Lots of interesting shrooms from the first big hunt of Fall 2016!

Boletes, Coltricia Perennis, Coral Mushroom, Gifford Pinchot National Forest, Golden Chanterelles, King Boletes, Lobster Mushroom, Porcinis, Ramaria, White Chanterelles -

Lots of interesting shrooms from the first big hunt of Fall 2016!

Our first big hunt of the Fall season took place yesterday in the Gifford Pinchot National Forest (at the 2,300-foot level, north of Mt. St. Helens). My brother Don and I drove the Shroom Mobile (fondly named Jedediah, after the famous explorer) up into the national forest Thursday night and camped. We were then able to get out early in the morning ... right as the first raindrops began to fall!

Despite the rain, we conducted a total of three forays into the forest, an average of two hours each. We were joined by new hunters (with kids! The youngest I've ever had out into the woods, that was fun) on the second foray.

We found LOTS of interesting mushrooms. I've labeled my share of the ones we kept on the first and third forays, below ...


1) Several varieties of coral mushrooms. Lots out there right now, for the taking. I only brought back two specimens, to show off. Many people enjoy eating these, but I've decided not to risk it because most varieties of Ramaria (and there are many varieties ... note the difference in color and texture) can cause a severe laxative effect in some people.

2) Lobster mushrooms. At their peak right now. In the Northwest, plain white (and boring) Russula brevipes are frequently infected with a parasitic ascomycete fungus called Hypomyces lactifluorum, which balloons it into a large size, turns it bright red, and makes it taste like lobster. (What a shame!) Seriously, these are prized particularly in Asian cooking for their shellfish-like flavor. My son Nathan loves to make Tom Kha (a Thai soup) from lobster mushrooms. Very tasty. They dehydrate and rehydrate well.

3) Along with the large dark King Bolete in the center, I was most proud of these rare White Chanterelles. I've only found them once before in this area, and the large one is a beauty. Like their golden cousins, tasty eating, too.

4) Boletes! The edible ones (such as these varieties, which are primarily King Boletes) are wonderful, and frequently known to restaurant-goers as "Porcini." And we found the biggest one I have ever seen, which is evident in the large photo of me right after picking, but note how quickly (in the photo above, taken later the same day) the cap has turned black. The mushroom was quite ancient, the stipe woody and thick at the base and difficult to cut through. I didn't see any evidence of worms or maggots (which love boletes), but when I clean it I'll look carefully. If it's well cooked, a few obviously will only add protein and nothing harmful, but I don't think anyone but a fish cares for the thought of a mouthful of worms.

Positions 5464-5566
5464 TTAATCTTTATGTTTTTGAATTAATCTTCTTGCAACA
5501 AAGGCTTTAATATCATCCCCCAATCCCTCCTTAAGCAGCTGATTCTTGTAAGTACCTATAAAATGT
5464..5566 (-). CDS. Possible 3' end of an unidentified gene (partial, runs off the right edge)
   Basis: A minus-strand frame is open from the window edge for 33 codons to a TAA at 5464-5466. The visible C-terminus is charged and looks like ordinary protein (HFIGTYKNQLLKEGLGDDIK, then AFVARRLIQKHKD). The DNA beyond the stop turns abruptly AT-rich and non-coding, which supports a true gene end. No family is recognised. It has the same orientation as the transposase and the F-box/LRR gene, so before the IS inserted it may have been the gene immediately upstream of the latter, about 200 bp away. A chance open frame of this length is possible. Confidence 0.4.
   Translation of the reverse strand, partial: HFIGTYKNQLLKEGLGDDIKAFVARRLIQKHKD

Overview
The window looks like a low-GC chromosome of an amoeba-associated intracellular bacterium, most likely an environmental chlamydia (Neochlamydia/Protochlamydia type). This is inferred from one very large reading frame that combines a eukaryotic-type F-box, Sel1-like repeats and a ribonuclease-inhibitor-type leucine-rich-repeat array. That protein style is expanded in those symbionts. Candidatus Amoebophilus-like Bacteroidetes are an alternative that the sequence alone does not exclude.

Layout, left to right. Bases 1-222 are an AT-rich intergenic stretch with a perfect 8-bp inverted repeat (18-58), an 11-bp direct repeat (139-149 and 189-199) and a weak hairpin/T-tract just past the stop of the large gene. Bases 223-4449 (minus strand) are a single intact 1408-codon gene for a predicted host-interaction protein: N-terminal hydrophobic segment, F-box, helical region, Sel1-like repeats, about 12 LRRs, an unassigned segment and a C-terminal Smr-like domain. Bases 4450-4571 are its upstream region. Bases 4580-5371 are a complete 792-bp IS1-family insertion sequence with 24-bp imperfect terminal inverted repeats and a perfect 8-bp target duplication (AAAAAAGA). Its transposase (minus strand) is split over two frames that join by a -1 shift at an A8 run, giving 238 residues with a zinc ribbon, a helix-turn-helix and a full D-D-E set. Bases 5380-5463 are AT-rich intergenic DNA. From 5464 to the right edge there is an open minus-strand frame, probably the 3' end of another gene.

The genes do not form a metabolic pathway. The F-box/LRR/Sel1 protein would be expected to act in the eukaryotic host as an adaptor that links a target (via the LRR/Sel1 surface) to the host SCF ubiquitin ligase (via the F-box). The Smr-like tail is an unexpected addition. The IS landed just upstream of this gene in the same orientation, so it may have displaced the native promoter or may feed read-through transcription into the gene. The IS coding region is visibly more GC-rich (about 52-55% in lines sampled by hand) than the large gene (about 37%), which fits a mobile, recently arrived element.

My brother gave me his boletes because he'd never tried them (and I was happy to accommodate him), but he then found one remaining in his collection (which was substantially larger than mine, I must admit) which he decided to try. And he immediately called me and demanded that I return the ones he had given me! Tough luck, I told him, in this case possession is way more than nine-tenths of the law.

Brand new Golden Chanterelles popping up beneath young hemlock.5) Golden Chanterelles, and there were lots of beauties. This is mostly what my brother was focusing on, so he let me have other weird things so he'd have room in his basket. I'll dehydrate most of mine for Cream of Chanterelle Soup later in the winter. (My next blog will be a video blog on how to dehydrate mushrooms and create this wonderful concoction from rehydrated Chanties, so stay tuned!)

6) Puffballs, known in Latin as Lycoperdon ("wolf fart") because of their tendency to exude a puff of greenish-brown smoke (laden with millions of now-airborne spores) when you step on them or squeeze them. Nearly irresistable. But, when young, the firm white flesh is said to be quite tasty. I have never yet tried them but will probably do so later today and will report back. We found lots, but these were the youngest and freshest.

Coltricia perennis7) Coltricia perennis. Finally, there were lots of these beautiful, ivory-ringed polypores growing out of decaying wood on the ground. (See photo below.) I wasn't sure what they were, so I collected a few to bring home and identify.

Here in the Pacific Northwest, at least, I believe this is THE BEST moment of the year to be out hunting! Spring has its morels (and I've also found boletes in the Springtime), and the edges of winter has its own benefits (various shelf mushrooms continue, and I love Hedgehogs), but right now the numbers and quantity of shrooms out there is absolutely stunning. So, when the football game (or whatever) isn't on, be sure you are getting out there and getting some good exercise ... or you'll blink and miss it!



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